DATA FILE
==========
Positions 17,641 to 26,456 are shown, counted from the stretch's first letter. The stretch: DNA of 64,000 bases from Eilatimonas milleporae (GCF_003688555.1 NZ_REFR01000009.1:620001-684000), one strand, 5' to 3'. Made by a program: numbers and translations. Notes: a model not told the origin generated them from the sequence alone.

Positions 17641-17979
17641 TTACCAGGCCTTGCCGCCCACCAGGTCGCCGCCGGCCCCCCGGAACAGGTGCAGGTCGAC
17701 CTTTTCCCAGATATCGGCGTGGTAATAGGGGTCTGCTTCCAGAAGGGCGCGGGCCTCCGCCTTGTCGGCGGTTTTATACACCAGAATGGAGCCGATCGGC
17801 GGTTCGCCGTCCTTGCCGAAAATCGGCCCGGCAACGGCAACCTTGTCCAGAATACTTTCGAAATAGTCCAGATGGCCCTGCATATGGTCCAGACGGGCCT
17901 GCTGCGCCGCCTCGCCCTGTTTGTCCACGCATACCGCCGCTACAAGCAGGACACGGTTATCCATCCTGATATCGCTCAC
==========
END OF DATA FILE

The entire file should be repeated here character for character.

Positions 17,641 to 26,456 are shown, counted from the stretch's first letter. The stretch: DNA of 64,000 bases from Eilatimonas milleporae (GCF_003688555.1 NZ_REFR01000009.1:620001-684000), one strand, 5' to 3'. Made by a program: numbers and translations. Notes: a model not told the origin generated them from the sequence alone.

Positions 17641-17979
17641 TTACCAGGCCTTGCCGCCCACCAGGTCGCCGCCGGCCCCCCGGAACAGGTGCAGGTCGAC
17701 CTTTTCCCAGATATCGGCGTGGTAATAGGGGTCTGCTTCCAGAAGGGCGCGGGCCTCCGCCTTGTCGGCGGTTTTATACACCAGAATGGAGCCGATCGGC
17801 GGTTCGCCGTCCTTGCCGAAAATCGGCCCGGCAACGGCAACCTTGTCCAGAATACTTTCGAAATAGTCCAGATGGCCCTGCATATGGTCCAGACGGGCCT
17901 GCTGCGCCGCCTCGCCCTGTTTGTCCACGCATACCGCCGCTACAAGCAGGACACGGTTATCCATCCTGATATCGCTCAC